PNAL

(redirected from Persistently Normal ALT)
AcronymDefinition
PNALPersistently Normal ALT (Alanine Amino Transaminase) Levels
PNALPalmerston North Airport Limited (New Zealand)
References in periodicals archive ?
They suggested that CLD, in most of the cases is asymptomatic until its terminal stages and also significant hepatic necrosis and fibrosis may be present in persistently normal ALT levels in many of the patients of HBV, HCV carriers and in patients with nonalcoholic fatty liver disease.
It is important to underline that some inactive carriers may have HBV DNA levels greater than 2000 IU/ml (usually below 20,000 IU/ml), despite their persistently normal ALT levels (1,6,9) In these carriers the follow-up should be much more condensed, with ALT determinations every 3 months and HBV DNA measurements every 6-12 months for at least 3 years (1).
Although the optimal definition of persistently normal ALT (PNALT) levels has not been established, the fluctuating nature of chronic HBV infection reasonably justifies serial ALT determinations.
4,16,17) In the present study, we aimed to examine the prevalence of HBV genotypes and G1896A mutation and A1762T/G1764A double mutations and their association with status of chronic hepatitis B in HBV-infected patients with persistently normal ALT and low serum HBV-DNA levels in Liaoning, a northeast province of China.
HCV carriers with persistently normal ALT levels : Not too much healthy, not true patients.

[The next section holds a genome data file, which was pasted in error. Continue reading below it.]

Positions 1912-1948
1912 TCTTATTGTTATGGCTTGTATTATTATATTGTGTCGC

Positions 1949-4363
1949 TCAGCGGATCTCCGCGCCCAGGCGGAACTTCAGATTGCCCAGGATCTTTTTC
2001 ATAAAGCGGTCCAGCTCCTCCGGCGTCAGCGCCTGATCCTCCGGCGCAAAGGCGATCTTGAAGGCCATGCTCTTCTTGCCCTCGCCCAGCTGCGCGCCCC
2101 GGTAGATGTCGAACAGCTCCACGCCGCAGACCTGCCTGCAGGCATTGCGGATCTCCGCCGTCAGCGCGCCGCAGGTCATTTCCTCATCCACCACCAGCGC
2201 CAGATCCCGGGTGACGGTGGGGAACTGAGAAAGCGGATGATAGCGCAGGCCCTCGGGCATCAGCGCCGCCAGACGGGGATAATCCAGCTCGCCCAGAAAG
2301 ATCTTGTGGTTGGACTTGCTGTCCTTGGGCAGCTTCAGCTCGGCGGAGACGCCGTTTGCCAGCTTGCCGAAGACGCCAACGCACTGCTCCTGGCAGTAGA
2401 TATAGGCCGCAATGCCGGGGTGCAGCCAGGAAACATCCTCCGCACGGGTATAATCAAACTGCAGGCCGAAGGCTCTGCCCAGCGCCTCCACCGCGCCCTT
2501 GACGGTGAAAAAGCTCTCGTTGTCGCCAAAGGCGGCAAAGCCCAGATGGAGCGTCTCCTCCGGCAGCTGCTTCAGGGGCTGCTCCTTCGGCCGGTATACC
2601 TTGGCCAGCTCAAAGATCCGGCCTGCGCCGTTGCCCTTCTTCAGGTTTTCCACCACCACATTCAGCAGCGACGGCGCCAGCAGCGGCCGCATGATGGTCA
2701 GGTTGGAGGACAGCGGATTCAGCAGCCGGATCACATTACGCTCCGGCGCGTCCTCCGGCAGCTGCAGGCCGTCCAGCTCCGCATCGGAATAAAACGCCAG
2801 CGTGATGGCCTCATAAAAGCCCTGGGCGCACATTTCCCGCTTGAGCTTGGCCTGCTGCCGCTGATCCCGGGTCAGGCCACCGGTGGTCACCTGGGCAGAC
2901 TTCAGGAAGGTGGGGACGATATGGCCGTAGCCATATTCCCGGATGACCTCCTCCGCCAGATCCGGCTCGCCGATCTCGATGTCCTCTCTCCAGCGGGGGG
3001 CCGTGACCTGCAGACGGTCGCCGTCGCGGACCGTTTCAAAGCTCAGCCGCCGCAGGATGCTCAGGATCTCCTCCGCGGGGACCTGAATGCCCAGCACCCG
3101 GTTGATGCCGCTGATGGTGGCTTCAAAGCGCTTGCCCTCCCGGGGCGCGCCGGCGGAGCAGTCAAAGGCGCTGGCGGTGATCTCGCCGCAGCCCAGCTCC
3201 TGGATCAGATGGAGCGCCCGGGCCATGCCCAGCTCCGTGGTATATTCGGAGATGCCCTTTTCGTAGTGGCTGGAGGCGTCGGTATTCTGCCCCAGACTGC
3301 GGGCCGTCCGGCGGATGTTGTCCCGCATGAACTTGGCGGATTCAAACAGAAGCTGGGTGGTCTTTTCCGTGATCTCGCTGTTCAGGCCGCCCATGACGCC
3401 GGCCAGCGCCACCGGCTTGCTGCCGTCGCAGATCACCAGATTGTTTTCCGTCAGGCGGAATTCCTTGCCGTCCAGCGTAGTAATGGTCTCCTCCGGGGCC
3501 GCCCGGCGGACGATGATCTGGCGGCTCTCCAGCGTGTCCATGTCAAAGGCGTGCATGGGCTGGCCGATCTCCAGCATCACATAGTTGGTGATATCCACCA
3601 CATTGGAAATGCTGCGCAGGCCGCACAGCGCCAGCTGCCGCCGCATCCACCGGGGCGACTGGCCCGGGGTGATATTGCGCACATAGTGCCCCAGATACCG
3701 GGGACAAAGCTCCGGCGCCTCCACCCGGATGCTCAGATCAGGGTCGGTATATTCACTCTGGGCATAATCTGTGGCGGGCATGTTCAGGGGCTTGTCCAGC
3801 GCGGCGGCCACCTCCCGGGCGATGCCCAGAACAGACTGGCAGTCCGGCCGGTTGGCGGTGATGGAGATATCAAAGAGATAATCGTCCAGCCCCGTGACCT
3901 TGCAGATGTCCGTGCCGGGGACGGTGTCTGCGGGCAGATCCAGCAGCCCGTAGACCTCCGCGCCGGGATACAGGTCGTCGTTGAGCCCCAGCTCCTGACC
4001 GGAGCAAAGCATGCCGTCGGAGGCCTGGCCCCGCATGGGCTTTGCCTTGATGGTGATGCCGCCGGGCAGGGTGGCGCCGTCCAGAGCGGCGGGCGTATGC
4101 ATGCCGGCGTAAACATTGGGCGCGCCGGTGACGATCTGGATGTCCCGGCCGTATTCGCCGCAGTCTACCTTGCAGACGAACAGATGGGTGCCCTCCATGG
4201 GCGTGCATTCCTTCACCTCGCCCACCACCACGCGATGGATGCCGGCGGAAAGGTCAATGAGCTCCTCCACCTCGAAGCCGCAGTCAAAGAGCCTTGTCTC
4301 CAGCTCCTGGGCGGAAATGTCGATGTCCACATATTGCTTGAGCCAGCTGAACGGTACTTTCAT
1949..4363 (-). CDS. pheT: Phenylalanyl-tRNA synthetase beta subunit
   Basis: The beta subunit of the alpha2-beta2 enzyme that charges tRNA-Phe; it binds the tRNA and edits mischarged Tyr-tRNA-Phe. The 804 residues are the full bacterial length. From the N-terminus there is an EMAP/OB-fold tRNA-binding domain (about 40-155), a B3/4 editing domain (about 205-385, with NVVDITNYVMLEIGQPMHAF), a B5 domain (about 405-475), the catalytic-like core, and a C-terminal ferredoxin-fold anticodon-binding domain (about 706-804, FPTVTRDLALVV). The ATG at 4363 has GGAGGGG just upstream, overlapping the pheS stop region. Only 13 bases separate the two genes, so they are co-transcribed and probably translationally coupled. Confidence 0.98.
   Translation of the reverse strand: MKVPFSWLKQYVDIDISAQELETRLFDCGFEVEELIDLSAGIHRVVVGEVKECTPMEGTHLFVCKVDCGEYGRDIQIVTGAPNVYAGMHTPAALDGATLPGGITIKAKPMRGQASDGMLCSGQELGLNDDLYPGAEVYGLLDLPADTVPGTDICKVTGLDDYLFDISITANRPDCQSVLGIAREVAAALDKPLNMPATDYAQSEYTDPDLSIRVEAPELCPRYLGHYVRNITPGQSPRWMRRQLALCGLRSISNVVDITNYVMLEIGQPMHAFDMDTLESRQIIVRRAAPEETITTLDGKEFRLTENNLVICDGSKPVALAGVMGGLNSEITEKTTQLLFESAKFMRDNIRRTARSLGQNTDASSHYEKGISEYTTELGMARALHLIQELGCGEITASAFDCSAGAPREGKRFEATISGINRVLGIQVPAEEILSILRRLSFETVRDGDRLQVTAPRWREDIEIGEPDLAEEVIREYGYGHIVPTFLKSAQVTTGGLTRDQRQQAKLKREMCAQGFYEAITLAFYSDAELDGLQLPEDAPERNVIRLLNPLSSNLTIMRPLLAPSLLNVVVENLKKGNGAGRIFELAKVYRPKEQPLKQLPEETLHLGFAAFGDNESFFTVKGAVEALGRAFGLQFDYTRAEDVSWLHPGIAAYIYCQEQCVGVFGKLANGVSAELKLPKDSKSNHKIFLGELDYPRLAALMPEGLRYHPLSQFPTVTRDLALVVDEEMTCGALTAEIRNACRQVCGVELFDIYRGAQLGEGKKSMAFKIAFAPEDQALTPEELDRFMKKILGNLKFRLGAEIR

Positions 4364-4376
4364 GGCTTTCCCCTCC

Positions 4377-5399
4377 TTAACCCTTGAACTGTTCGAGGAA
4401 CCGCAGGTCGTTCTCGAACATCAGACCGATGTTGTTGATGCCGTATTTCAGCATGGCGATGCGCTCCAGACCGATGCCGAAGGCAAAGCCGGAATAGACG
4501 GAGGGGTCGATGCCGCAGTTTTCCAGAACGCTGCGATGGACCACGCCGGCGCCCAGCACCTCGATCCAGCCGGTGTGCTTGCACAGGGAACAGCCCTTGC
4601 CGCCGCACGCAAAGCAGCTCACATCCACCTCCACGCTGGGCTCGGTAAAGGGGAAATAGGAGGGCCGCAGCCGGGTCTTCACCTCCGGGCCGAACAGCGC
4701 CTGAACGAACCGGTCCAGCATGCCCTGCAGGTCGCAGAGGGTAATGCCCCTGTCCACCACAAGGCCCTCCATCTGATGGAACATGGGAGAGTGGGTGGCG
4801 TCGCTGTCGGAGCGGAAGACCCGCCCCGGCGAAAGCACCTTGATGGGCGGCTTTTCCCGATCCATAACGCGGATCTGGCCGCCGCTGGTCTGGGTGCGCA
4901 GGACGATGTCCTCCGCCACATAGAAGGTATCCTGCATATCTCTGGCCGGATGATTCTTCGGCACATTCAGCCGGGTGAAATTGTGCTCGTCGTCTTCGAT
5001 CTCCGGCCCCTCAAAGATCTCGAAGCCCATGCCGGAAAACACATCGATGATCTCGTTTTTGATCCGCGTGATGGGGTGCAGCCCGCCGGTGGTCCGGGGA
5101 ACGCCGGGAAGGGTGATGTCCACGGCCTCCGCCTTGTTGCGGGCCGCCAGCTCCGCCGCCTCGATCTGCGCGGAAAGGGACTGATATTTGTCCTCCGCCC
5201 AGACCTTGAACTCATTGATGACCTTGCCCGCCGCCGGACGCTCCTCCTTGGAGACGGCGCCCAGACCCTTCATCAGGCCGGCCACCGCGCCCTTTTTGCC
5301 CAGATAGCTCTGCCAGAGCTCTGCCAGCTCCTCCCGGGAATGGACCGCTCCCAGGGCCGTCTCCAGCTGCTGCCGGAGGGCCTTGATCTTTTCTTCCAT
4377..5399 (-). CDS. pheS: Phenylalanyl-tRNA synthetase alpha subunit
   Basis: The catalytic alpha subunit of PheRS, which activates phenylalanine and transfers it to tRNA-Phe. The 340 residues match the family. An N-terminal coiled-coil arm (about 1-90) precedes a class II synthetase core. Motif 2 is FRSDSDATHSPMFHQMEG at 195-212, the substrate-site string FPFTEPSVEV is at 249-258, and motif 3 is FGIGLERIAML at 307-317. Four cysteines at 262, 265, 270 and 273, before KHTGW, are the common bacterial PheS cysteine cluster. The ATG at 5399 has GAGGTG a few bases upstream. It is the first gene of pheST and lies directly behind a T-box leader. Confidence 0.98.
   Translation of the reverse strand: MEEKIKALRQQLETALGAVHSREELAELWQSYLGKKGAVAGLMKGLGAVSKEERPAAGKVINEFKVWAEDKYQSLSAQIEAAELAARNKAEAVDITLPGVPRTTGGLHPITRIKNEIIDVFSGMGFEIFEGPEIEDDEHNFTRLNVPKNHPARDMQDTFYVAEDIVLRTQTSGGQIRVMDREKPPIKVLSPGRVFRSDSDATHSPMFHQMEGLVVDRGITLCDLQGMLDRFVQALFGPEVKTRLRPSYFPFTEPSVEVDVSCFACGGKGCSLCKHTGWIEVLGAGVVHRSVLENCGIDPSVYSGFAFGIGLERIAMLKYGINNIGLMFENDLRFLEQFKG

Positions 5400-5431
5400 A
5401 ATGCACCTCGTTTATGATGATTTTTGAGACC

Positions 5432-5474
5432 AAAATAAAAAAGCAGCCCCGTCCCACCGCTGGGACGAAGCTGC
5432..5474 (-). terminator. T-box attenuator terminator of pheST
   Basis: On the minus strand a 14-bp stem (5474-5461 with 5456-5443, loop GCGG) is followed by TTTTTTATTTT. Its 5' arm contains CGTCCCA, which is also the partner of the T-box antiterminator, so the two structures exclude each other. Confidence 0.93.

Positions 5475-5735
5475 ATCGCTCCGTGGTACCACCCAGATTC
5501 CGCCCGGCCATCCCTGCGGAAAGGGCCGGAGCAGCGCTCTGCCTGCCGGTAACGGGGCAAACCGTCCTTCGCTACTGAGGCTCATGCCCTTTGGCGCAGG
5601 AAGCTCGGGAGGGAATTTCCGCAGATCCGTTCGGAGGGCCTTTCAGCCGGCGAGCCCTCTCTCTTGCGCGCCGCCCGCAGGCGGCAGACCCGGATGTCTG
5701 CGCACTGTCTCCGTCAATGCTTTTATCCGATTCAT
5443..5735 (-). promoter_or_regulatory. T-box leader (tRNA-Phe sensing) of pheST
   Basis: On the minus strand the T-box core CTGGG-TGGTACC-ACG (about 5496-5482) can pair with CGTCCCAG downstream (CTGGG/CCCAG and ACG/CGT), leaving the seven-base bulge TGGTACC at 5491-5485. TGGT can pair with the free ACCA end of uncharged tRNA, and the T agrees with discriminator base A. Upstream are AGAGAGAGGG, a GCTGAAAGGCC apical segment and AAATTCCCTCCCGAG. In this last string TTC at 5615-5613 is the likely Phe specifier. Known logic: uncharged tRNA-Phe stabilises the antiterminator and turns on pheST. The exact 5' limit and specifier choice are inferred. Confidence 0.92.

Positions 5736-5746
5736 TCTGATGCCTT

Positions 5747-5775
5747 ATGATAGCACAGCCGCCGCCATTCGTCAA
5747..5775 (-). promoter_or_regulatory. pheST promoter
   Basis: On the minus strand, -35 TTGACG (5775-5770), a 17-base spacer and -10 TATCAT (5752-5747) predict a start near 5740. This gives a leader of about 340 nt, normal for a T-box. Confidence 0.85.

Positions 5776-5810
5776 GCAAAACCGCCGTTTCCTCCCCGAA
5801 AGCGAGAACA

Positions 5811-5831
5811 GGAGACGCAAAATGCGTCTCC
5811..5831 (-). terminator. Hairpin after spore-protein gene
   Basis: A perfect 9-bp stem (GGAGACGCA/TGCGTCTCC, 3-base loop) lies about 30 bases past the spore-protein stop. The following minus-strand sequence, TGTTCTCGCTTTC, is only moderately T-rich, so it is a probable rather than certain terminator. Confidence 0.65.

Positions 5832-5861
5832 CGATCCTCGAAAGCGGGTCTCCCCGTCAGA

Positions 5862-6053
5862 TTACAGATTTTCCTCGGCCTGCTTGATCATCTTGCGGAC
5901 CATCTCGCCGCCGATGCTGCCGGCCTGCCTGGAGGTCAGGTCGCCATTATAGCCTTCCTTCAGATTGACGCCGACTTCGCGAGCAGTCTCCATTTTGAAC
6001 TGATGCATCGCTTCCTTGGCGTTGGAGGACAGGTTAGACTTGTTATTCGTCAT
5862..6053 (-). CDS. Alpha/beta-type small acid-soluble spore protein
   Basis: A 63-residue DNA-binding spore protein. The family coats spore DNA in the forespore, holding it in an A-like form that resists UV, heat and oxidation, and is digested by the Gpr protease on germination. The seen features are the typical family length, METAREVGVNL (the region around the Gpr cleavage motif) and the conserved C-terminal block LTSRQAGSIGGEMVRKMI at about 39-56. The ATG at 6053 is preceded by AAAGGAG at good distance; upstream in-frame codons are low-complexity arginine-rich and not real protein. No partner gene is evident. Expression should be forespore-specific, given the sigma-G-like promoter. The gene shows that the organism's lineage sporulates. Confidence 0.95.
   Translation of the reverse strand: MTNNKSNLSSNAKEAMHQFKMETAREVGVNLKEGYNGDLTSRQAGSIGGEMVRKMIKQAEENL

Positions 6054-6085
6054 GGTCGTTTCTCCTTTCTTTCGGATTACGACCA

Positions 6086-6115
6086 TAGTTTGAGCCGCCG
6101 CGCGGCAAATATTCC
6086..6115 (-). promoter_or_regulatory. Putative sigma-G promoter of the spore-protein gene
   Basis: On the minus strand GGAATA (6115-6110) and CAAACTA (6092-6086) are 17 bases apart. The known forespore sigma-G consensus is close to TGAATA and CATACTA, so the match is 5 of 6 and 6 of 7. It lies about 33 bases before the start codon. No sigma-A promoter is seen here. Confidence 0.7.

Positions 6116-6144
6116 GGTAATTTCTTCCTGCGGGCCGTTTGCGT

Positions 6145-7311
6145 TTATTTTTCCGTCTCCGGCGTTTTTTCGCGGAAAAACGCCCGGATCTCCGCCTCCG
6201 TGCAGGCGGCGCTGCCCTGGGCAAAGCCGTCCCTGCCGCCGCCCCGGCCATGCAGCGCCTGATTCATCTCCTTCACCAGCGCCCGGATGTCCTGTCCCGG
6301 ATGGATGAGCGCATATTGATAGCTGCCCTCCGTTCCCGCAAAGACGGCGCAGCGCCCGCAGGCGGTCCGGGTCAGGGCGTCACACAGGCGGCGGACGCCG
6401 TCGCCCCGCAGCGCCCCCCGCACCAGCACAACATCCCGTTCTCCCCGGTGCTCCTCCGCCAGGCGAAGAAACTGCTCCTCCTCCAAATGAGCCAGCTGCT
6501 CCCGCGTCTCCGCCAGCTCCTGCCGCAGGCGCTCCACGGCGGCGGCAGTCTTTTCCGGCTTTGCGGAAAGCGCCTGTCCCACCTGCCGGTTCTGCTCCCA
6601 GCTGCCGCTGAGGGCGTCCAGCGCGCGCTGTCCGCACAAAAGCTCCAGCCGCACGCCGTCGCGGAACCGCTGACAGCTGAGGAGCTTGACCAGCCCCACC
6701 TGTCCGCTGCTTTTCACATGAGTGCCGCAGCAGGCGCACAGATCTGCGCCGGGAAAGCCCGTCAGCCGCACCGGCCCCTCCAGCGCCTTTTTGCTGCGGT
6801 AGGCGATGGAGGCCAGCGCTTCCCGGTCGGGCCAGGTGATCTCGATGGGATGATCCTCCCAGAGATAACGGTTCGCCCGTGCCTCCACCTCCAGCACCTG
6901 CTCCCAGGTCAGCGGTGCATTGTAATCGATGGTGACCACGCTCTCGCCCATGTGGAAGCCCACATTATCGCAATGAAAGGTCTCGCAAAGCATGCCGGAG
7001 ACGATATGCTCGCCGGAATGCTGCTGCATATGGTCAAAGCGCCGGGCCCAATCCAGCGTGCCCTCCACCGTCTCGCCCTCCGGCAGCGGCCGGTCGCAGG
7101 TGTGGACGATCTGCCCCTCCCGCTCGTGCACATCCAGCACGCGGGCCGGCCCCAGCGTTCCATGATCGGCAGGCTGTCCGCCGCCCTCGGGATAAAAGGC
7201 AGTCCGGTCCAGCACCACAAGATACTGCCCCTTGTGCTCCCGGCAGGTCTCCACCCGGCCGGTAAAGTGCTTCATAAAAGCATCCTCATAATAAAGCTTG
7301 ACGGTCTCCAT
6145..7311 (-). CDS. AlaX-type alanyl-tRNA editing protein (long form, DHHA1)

The dependence on ALT levels as an indicator of the need for treatment has been called into question because significant fibrosis and inflammation can occur in patients with chronic HBV infection despite persistently normal ALT levels.
and European consensus statements have recommended against treatment in patients with chronic hepatitis C virus (HCV) and persistently normal ALT levels (who account for one third of those with HCV) based on a lack of data and concerns that treatment in this population might cause ALT levels to flare.
and European consensus statements have recommended against treatment in patients with chronic hepatitis C virus (HCV) and persistently normal ALT levels (who account for one-third of those with HCV) based on a lack of data and concerns that treatment in this population might cause ALT levels to flare.
Although the definition of chronic hepatic injury by increased ALT is widely accepted, 15-50% of patients with chronic hepatitis C have persistently normal ALT (51,60-62).
1-4) Thus, at least two different subsets of HCVPNALT carriers exist: patients with temporal ALT fluctuations, that could be within the normal range for several months, and true 'biochemically silent' carriers showing persistently normal ALT values.
2) Therapy is not recommended for patients with persistently normal ALT levels, advanced cirrhosis, current ethanol intake, intravenous drug use, major depression or severe psychiatric disease, renal transplant, untreated thyroid, or autoimmune disorders, or for pregnant or breast feeding women.